Study Reveals How Caries-Causing Bacteria Survive in Dental Plaque

Dentistry Today


Extracellular polysaccharides (EPS) play a central role in the survival capabilities of caries-causing bacteria in dental plaque, according to researchers with the Preventive Dentistry and Oral Microbiology Clinic and Department of Biomedical Engineering at the University of Basel in Switzerland.

Cariogenic bacteria live in biofilm and attack enamel by converting sugar and starch into acids that dissolve out calcium from the enamel, causing caries. The dissolution of calcium increases the local calcium concentration, creating an environment that’s hostile to bacterial life. The researchers investigated how bacteria survives in dental plaque despite these conditions.

The researchers hypothesized that EPS support the bacteria’s survival capabilities. EPS are substances that build extracellular cariogenic bacteria from sugar residue. They create the biofilm’s scaffolding and ensure that bacteria are able to anchor themselves in the dental plaque.

The study showed that the more calcium that cariogenic bacteria dissolve, the greater their calcium tolerance and survival capability in the biofilm becomes. The researchers were able to prove that cariogenic bacteria develop mechanisms to help them survive the high concentrations of calcium.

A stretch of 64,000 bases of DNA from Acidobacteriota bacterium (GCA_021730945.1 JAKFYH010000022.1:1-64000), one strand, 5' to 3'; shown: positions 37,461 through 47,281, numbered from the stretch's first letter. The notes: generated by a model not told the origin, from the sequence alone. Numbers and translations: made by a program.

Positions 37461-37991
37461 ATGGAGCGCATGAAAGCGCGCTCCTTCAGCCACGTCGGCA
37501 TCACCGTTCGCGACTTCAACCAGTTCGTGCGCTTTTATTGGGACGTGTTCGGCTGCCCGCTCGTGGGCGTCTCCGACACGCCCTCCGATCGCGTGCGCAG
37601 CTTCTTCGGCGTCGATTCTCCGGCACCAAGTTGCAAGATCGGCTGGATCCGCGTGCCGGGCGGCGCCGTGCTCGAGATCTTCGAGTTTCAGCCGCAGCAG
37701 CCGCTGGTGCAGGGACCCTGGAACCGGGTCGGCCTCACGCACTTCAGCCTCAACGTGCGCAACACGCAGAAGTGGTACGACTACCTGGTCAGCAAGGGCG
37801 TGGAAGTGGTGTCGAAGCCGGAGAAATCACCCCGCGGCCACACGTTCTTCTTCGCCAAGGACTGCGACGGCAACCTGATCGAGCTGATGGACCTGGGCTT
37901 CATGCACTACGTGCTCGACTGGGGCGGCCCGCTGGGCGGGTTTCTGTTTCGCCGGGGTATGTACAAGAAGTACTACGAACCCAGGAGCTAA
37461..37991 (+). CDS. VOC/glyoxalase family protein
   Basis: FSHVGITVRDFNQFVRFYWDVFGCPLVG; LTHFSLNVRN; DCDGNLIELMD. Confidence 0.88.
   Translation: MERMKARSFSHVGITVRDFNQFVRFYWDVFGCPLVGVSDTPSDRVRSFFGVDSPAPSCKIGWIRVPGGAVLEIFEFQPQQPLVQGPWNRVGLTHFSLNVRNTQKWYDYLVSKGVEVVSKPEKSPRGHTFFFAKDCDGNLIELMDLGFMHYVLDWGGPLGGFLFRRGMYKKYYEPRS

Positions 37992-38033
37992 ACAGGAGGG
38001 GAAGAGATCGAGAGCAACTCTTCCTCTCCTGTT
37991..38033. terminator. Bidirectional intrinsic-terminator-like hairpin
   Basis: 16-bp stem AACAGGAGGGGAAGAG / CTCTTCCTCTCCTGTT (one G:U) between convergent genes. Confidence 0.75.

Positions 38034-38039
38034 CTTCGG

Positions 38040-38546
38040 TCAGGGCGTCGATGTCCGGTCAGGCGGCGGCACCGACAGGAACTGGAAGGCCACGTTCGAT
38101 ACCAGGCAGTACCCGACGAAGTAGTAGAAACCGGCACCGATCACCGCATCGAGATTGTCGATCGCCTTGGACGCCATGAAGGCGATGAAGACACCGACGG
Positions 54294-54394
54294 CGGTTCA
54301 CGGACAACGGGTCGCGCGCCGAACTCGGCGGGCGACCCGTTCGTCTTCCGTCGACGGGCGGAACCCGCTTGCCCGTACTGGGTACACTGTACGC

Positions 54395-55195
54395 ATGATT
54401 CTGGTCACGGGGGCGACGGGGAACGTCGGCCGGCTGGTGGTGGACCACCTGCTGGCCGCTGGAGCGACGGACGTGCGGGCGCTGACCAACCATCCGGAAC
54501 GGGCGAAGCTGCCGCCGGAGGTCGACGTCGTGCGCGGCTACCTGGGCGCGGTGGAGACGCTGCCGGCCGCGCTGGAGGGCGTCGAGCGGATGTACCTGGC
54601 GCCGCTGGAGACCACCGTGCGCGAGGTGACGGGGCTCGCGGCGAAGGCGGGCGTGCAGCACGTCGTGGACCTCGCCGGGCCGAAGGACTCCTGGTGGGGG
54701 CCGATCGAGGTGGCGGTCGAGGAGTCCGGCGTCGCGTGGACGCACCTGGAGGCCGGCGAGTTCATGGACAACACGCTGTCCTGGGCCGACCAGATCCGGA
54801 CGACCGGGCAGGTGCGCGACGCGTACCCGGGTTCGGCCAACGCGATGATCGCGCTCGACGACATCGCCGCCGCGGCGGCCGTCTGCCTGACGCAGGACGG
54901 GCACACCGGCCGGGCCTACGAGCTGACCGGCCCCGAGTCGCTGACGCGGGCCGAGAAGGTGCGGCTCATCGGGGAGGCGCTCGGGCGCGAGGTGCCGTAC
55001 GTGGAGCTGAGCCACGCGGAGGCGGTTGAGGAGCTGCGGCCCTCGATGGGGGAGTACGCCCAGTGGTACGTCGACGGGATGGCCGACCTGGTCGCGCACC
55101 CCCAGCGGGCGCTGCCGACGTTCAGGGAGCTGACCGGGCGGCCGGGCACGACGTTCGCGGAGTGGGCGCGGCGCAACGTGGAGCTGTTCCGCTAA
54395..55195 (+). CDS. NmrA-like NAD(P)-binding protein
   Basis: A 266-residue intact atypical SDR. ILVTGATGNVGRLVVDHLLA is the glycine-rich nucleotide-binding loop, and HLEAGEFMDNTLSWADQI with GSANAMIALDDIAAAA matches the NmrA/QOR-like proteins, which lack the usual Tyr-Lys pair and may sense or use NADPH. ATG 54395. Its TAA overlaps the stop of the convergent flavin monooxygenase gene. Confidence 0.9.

Also, the researchers demonstrated that EPS possess a high number of calcium-binding sites through which they can integrate the free calcium into the biofilm. This neutralizes the toxic substance and strengthens the EPS structure of the biofilm. Plus, the EPS’s integration of calcium doesn’t just help cariogenic bacteria survive in enamel, it also causes caries.

“EPS’s integration of calcium inhibits the remineralization of enamel, as there is no longer sufficient free calcium present in the plaque,” said microbiologist Monika Astašov-Frauenhoffer, PhD. “This discovery is important in gaining a better understanding of calcium regulation in caries. 

The study, “Exopolysaccharides regulate calcium flow in cariogenic biofilms,” was published in PLOS One.

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